Do sentiment indices always improve the prediction accuracy of exchange rates?

Takumi Ito, Fumiko Takeda

Research output: Contribution to journalArticlepeer-review

3 Citations (Scopus)


This study aims to improve the prediction accuracy of the exchange rate model by changing how indices that capture market sentiment are constructed. We construct the sentiment indices (SIs) for the Japanese and American markets using the Google search volume index (SVI) for financial terms listed in the Japanese dictionary. For these SVIs, we select keywords based on the correlation between weekly changes in the yen–dollar rate and the SVI. We use 30, 20, and 10 keywords that are replaced at three different frequencies: 3 months, 6 weeks, and weekly. The training period is from January 2013 to June 2015, and the forecast period is from July 2015 to December 2017. We perform a rolling regression, which keeps the length of the reference period constant at 2 and a half years, based on the interest rate parity and autoregressive models for the predictions. We compare the prediction accuracy using the mean squared prediction error, Clark and West's tests of equal predictive accuracy, and the direction of change test. When the SIs are updated every 3 months and 6 weeks, neither the interest rate parity model nor the autoregressive model shows improved prediction accuracy, even if the SI is added. However, when the SIs are updated weekly, prediction accuracy improves in both the interest rate parity and the autoregressive models as the number of words used to construct the SI increases. We conclude that frequently updated SIs can improve the short-term prediction accuracy, while SIs updated less frequently may not.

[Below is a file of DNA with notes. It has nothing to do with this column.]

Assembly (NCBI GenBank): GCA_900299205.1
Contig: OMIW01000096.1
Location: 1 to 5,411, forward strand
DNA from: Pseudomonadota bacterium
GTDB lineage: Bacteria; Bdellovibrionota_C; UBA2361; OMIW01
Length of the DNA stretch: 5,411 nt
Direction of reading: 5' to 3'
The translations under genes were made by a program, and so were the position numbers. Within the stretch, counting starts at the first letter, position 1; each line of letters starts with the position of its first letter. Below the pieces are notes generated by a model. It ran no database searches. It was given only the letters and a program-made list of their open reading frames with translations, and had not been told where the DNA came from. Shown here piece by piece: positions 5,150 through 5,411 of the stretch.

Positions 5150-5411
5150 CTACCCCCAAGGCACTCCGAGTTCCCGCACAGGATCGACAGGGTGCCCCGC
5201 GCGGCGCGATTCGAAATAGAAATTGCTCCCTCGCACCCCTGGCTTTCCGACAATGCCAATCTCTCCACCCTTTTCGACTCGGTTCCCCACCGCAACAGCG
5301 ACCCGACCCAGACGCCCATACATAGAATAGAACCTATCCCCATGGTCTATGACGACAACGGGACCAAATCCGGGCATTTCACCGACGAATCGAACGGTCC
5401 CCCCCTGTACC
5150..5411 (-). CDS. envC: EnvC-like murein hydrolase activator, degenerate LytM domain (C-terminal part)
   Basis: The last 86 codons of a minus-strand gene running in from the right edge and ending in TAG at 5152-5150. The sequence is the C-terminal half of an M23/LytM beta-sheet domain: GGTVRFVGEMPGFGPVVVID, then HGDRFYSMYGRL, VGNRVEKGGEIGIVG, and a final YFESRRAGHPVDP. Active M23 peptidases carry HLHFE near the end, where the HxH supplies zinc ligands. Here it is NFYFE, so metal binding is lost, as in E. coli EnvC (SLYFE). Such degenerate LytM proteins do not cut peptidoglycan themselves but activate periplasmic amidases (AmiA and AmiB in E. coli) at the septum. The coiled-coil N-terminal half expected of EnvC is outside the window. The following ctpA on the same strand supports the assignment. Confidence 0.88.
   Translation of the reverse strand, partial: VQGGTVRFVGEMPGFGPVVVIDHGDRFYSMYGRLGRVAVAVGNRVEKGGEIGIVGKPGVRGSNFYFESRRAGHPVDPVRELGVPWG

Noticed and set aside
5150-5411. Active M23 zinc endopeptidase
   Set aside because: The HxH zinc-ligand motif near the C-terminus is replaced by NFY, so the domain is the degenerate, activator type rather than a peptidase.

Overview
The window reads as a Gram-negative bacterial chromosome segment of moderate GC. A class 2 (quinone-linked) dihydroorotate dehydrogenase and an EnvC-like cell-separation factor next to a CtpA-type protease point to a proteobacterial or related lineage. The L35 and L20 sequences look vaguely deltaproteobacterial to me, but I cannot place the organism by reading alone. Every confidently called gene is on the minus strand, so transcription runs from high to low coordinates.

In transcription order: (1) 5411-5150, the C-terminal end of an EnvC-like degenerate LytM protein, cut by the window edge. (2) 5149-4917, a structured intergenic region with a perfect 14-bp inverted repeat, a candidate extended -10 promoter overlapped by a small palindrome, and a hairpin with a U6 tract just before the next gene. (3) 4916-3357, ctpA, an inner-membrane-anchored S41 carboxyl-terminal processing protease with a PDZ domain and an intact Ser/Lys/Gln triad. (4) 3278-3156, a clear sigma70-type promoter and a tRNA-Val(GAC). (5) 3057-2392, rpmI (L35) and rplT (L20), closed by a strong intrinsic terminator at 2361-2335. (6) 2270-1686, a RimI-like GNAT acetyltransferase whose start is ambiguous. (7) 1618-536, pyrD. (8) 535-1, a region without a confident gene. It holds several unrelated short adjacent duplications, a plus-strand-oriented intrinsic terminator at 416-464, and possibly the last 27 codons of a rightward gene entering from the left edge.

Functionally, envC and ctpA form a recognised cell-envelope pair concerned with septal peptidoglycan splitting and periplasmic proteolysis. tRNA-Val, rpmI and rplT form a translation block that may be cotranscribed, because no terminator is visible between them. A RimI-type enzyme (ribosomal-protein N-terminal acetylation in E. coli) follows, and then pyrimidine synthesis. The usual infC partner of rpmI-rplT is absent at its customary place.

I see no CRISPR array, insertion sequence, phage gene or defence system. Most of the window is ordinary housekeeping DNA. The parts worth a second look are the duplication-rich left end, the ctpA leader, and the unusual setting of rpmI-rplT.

Original languageEnglish
Pages (from-to)840-852
Number of pages13
JournalJournal of Forecasting
Issue number4
Publication statusPublished - 2022 Jul
Externally publishedYes


  • exchange rate
  • forecast
  • international finance
  • search engine
  • search frequency
  • yen–dollar rate

ASJC Scopus subject areas

  • Modelling and Simulation
  • Computer Science Applications
  • Strategy and Management
  • Statistics, Probability and Uncertainty
  • Management Science and Operations Research


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